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Suffering is universal.
Suffering almost always causes an automatic reaction of withdrawing into ourselves. We know that being alone for a time can give us a personal level of healing, a moment in time to regroup. We need that time of deep grieving as it is part of the journey and acknowledges the loss and typically a shock or abrupt separation. That level of loss brings almost everyone to a place of aloneness for some time.
Even in the midst of our own almost unbearable loss, we don’t have to look far to see example after example of those who found healing following equally, unimaginable loss. Whether disaster, war, famine, Holocaust, crime, or accident, people heal in their ways even after devastating events.
And after that time of aloneness, where does the journey of healing head too next?
“We invite you to consider that community, friends, family, professionals, and even strangers can be part of our healing journey.”
Being with people gives us an opportunity to be supported, a chance to be encouraged, and an opportunity to discover ways of healing that we would otherwise never learn.
We need each other. Being together is a necessary step towards our recovery. At first thought, this “being with others” may sound overwhelming. The idea of sharing space with other people seems like too much. It can sound like too much, especially when we don’t want to answer questions or even talk.
However, we are made for community. Families, friendships, lifestyles, cultures – these are all based on relationships. We need relationships. We need each other. And there is a time when being with others brings more opportunity for healing, comfort, and peace to our sadness and suffering.
Being with people is an opportunity to gather.
The word gather is defined as a drawing together in one location.
Gathering together offers another beautiful form of healing.
So who shall we first gather with?
Friends and family are typically our first choice. Those the closest to us. If we have felt separated from even those we live with, we can even begin there, right in our own home.
However, we may be disappointed in the people around us in general.
During our darkest hour, they may drift away. They may have never shown up. Frequently, in the early days of a loss, help, and support arrive like a firecracker, burning hot and bright. However, that kind of help is difficult for most people to sustain due to their obligations and limitations.
And when people realize they can’t keep to that intense level of support, they may quit altogether because they feel helpless to fill the needs. So they fade away.
So what do you do if the people around you, friends and even family, stop showing up or never did? How do you practice healing by gathering when there are so few to chose from?
The next step is yours to make. And you can do it. First, it would help if you stepped out of your familiar surroundings and trust that you have the wisdom and ability to find healthy and healing opportunities.
This word gathering can be a good word to focus on when you’re thinking of healing in the presence of others.
Another way to think of it is how can you be the gathering of someone else who needs support? When you are a part of helping others, you will be in the company of those who are like-minded. You will be in the presence of people who are more supportive, generous, and kind. And you will feel at least some of what you need.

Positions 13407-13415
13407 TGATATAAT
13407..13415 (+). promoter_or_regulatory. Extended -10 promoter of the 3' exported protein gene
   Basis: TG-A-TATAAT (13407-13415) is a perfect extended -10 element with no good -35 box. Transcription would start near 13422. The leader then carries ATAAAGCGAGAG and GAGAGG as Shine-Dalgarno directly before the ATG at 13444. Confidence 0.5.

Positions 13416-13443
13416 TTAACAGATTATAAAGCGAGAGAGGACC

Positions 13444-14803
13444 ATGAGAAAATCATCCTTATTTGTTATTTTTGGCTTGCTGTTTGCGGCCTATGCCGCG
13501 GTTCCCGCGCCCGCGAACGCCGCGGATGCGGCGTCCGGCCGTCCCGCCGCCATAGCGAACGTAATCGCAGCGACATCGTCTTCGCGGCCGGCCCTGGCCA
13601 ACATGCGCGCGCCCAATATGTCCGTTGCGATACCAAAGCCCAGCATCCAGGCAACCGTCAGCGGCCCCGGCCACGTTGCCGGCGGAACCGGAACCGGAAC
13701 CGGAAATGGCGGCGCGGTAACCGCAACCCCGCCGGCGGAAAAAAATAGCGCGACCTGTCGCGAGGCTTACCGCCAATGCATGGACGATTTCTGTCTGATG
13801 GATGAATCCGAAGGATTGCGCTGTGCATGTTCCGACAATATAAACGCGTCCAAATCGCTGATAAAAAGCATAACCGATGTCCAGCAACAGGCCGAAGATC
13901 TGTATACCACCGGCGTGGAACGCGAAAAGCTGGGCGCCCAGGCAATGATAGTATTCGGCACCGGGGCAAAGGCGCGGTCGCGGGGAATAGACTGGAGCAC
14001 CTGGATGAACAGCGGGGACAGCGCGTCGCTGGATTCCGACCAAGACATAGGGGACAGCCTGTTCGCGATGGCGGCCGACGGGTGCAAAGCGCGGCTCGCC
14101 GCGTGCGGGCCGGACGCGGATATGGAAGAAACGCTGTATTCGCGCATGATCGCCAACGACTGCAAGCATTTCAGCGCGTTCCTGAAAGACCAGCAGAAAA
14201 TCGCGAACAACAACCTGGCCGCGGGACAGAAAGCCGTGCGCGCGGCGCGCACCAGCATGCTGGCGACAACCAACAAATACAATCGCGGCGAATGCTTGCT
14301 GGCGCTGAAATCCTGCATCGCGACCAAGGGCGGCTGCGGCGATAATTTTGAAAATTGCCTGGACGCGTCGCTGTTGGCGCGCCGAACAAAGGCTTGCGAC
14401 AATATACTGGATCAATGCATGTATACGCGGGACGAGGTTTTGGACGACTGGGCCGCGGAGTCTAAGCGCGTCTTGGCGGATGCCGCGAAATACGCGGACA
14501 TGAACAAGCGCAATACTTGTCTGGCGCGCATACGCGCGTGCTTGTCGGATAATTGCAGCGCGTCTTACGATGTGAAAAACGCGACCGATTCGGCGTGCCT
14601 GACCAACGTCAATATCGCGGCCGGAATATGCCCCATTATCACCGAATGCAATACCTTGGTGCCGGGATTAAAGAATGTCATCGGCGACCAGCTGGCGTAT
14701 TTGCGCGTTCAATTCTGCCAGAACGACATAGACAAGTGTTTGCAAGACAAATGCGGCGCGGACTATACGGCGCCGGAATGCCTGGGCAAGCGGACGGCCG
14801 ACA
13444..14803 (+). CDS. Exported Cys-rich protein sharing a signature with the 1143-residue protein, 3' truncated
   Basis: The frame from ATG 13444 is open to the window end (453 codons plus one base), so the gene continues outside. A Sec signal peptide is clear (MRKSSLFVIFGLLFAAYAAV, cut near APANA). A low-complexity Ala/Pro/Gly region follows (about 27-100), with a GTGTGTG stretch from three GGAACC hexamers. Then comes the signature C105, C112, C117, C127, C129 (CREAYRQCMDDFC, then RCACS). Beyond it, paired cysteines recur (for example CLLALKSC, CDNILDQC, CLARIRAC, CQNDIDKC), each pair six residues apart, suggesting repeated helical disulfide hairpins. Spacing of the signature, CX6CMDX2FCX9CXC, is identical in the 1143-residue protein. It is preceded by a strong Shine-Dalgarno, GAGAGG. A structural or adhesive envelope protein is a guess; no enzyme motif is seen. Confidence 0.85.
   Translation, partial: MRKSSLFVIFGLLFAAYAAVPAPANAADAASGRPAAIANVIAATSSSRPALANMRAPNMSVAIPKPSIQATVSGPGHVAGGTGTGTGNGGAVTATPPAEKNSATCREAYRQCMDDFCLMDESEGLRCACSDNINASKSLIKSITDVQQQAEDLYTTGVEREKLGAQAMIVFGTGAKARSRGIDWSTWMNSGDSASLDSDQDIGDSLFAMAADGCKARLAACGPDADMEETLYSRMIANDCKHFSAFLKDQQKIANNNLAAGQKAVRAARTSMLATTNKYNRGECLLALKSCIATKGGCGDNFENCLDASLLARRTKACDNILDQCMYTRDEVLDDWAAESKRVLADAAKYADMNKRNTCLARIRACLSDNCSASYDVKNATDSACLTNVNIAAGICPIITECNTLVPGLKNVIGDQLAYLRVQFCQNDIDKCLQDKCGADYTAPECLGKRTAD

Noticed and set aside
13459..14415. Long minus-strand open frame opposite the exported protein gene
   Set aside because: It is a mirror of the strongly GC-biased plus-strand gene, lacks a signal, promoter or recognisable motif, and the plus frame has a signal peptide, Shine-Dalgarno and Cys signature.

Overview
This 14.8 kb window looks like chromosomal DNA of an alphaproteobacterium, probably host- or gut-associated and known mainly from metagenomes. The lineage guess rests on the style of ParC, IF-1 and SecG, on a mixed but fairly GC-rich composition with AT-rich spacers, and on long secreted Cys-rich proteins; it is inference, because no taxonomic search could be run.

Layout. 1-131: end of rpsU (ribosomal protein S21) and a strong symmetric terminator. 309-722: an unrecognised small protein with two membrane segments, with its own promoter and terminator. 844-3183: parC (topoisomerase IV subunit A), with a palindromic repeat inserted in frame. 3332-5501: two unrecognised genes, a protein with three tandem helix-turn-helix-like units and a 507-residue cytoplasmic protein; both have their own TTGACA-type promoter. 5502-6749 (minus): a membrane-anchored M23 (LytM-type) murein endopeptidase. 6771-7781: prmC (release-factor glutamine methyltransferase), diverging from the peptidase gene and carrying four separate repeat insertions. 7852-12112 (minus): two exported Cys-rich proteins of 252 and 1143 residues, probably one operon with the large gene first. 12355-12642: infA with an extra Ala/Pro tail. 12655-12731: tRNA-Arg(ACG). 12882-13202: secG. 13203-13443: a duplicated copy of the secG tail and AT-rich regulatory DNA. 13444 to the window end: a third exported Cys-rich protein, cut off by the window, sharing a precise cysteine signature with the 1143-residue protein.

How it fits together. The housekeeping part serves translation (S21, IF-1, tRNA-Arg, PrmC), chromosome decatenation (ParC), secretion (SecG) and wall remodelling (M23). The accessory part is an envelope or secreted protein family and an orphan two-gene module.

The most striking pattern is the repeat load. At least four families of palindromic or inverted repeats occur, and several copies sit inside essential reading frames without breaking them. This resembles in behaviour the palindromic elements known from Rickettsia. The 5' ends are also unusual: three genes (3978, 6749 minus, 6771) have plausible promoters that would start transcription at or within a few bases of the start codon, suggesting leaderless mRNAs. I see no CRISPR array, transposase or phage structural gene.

Look to gatherings in your community. These can be found in places of worship. If you have a faith-based lifestyle, being in the presence of those who share your faith will bring you moments of healing.
If you have been out of church or a faith-based gathering and aren’t ready to engage, you can always arrive a few minutes after the service has begun and leave a few minutes before the end. This is an excellent way to “be” with others without having to engage fully. That way, you get the benefit of gathering, but you don’t get overwhelmed. Baby steps. Totally acceptable.
You can also look at community classes, community celebrations, and opportunities to serve in your community.
Sometimes showing up and being anonymous is a unique way of healing.
Suppose you go to something completely new, where you don’t know anyone. You have the opportunity to be someone other than the person with the grief. You get to be part of something completely different, and it can be a very healing opportunity. So if you were to go and work in a community Food Bank, or do you want to join a garden club, or Volunteer and a nonprofit, you, of course, bring yourself, but those moments where you’re just about what you’re doing and can bring you some relief and give your brain and your emotions a break. And that will serve you well.
“Gathering with others in a healthy environment, even if you feel you are limited to engage, can still be a salve to your soul.”
And for those of us who have gone through suffering for long periods of time, we know that the moments when suffering lifts gifts us with clarity and opportunity to make good choices for ourselves.
There’s no way to make suffering or loss disappear. But there are ways to embrace healthy living that lessens the grip that grief and loss can have on us at some earlier moments of the journey. People, relationships, moments of connection, new experiences, new and gentle experiences, new possibilities and opportunities, coaching, encouraging, and serving can support you as you purpose to help yourself.
Please share with us one small move or action you have made to bring more people, a greater gathering, into your life. How did it help you?